The bride has honored you with a request to be a member of her wedding party, and while the invitation is flattering and fun, it can also be overwhelming. As traditions change and expectations evolve, it can be difficult to know what to do (and what NOT to do). The truth is, modern wedding planning requires sophisticated planning to ensure everything runs smoothly on the big day. That means a bridesmaid is more than just a companion or shoulder to lean on, they usually end up taking on important event planning tasks, including maintaining a calendar with important deadlines, facilitating communication between the other members of the bridal party, as well as parents and vendors, and helping with other tasks like budgeting, travel, and more.
These added responsibilities can be stressful, but there’s no need to panic. With just a little bit of planning and strategy, you can navigate your bridesmaid sting with ease, and maybe even turn it into a career.
To clear up some of the confusion and get you started on the path to bridesmaid superstar, here are some tips to being the perfect bridesmaid.
One universal truth of planning a wedding is that there is never enough time to get everything done, so the moment you say “I do” to your bride, begin your bridesmaid plan. One method that really helps is to start at the end and work backward – that way you know just how many weeks you have and can plan for deadlines, showers/parties, and other important activities. If the wedding date is six months out, for example, then make sure everyone knows when certain tasks – like booking the DJ, ordering the flowers, even reserving rooms for out-of-town guests – must be completed.
There are plenty of free tools that can help you set up a timeline leading up to the wedding day (and even honeymoon, first anniversary, and beyond). Google Calendar, for example, allows you to set appointments, meetings, and deadlines quickly and easily. Even better, you can invite others to see your calendar and schedule alerts to keep everyone on track. If you operate better with to-do lists, then a tool like Todist can simplify your life by letting you create a list of tasks, set deadlines and email reminders, and even invite others to your list. If you need to schedule events, like a bachelorette party planning meeting or bridesmaid happy hour, Doodle lets you connect with a group and allow them to pick the dates and times that work best.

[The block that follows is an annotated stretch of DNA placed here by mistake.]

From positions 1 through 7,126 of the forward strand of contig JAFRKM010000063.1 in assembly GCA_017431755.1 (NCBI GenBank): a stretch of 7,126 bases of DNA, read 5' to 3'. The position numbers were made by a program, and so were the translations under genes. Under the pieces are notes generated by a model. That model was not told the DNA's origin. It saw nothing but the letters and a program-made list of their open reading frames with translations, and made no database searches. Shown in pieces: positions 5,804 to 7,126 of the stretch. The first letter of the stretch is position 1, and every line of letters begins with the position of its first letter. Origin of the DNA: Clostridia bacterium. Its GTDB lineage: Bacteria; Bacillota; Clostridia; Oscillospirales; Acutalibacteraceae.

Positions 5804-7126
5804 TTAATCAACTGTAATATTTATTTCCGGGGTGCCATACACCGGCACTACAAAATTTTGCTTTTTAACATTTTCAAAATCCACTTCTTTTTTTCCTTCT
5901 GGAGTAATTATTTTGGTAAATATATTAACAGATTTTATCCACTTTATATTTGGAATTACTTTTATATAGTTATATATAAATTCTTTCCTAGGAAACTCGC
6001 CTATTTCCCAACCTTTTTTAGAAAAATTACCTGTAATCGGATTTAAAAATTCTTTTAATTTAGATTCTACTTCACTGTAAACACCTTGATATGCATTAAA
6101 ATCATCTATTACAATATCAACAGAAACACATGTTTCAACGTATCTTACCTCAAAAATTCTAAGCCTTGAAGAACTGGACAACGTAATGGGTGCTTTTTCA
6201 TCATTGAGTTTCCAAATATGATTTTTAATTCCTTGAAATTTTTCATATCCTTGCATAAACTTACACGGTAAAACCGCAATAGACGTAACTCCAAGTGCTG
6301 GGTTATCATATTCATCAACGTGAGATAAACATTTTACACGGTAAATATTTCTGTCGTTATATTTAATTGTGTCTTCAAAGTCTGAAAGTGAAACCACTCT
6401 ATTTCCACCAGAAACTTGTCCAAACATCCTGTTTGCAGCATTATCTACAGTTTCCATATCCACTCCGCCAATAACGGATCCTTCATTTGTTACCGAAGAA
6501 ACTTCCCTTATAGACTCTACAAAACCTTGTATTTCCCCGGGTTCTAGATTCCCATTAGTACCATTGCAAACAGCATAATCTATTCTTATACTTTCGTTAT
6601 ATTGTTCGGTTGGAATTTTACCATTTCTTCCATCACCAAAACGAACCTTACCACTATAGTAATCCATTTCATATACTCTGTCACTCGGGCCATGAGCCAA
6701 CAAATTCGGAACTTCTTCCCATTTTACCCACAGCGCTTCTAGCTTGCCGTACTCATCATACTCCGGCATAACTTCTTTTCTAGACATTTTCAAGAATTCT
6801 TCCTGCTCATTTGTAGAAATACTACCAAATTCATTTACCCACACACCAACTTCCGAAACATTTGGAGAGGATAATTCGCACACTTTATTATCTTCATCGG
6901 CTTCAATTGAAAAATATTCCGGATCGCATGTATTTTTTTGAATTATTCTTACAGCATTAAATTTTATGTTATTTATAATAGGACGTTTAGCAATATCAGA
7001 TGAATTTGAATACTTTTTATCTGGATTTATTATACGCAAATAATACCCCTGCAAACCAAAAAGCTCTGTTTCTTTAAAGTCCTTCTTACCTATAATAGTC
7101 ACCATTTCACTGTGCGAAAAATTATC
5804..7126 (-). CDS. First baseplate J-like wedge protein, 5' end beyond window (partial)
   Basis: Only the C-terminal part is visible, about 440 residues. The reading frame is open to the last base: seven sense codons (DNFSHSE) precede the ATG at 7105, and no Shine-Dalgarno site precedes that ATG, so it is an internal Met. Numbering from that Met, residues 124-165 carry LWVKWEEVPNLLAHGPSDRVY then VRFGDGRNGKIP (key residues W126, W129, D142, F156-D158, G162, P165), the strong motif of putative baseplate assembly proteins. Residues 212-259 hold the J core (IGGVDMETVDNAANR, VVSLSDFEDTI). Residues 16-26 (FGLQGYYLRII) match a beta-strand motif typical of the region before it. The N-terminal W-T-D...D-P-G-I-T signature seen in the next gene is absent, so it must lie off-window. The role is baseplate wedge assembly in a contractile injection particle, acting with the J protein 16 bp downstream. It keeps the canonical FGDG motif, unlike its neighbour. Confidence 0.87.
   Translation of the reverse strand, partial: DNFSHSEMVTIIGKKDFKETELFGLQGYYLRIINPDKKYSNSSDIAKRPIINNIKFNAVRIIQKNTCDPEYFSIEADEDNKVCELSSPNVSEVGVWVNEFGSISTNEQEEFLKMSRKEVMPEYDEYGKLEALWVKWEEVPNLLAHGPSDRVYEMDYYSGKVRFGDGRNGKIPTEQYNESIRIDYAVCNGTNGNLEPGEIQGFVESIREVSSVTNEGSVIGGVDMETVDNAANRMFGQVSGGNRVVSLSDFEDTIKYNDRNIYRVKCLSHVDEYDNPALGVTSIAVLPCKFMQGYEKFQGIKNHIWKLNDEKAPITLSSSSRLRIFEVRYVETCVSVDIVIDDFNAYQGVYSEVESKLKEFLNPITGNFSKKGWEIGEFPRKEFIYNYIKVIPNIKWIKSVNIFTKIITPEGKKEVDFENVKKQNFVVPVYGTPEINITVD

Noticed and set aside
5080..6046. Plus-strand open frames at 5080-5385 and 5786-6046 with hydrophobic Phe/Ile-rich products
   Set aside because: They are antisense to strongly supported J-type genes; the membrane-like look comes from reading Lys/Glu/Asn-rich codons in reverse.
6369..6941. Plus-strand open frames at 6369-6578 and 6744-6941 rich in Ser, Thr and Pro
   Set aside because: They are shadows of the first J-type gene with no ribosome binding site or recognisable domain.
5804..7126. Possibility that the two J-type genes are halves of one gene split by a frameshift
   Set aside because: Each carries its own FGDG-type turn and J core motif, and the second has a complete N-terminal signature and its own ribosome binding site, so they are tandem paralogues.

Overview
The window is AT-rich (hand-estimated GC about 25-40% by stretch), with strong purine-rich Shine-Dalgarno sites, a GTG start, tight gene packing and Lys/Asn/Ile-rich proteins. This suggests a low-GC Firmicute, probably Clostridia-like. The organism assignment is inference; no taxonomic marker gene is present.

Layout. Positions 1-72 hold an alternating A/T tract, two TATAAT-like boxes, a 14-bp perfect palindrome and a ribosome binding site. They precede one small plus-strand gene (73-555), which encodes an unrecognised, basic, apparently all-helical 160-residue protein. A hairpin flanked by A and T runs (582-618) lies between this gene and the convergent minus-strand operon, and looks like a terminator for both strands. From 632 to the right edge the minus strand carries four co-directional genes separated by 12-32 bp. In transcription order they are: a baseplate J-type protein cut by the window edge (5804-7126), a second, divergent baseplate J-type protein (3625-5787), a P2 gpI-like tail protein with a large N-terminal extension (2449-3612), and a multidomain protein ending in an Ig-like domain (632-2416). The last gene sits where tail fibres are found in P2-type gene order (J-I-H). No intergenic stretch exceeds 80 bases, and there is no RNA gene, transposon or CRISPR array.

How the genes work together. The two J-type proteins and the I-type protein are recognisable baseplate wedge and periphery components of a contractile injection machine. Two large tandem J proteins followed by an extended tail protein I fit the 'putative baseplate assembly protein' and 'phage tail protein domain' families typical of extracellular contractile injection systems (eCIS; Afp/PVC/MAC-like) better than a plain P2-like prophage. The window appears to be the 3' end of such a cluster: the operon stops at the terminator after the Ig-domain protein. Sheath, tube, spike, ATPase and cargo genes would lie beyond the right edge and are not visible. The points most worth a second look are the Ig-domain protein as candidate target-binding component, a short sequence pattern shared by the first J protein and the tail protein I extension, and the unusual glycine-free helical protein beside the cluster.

There are plenty of organizational tools available, from Slack to Evernote to Trello. In a pinch, even your cellphone calendar, a day planner or notebook, or even a set of notecards can help keep you organized and on-track. The trick is to find the system that’s the easiest and most convenient for you and then take the initial time to set up all your dates, make sure you include important contacts, and review everything with the bride to make sure nothing falls through the cracks.
Talk, Talk, Talk
One of the biggest frustrations brides and their bridal party experience when planning a wedding is a lack of communication. That’s why it’s essential to establish a means of communication from the get-go – whether it’s a website, group email, text chain, Slack or another platform. Keeping everyone informed and on the same page will help eliminate confusion and anger, and help everything run smoothly.
As mentioned above, a platform like Slack can help you keep all your wedding planning conversations in one place. Even better, systems like Slack, or even a group email chain or chat, let you save all communication. That means you can have a reference to return to if you need a question answered or just need to double-check that everyone had the information they need.
Know When to Stay Quiet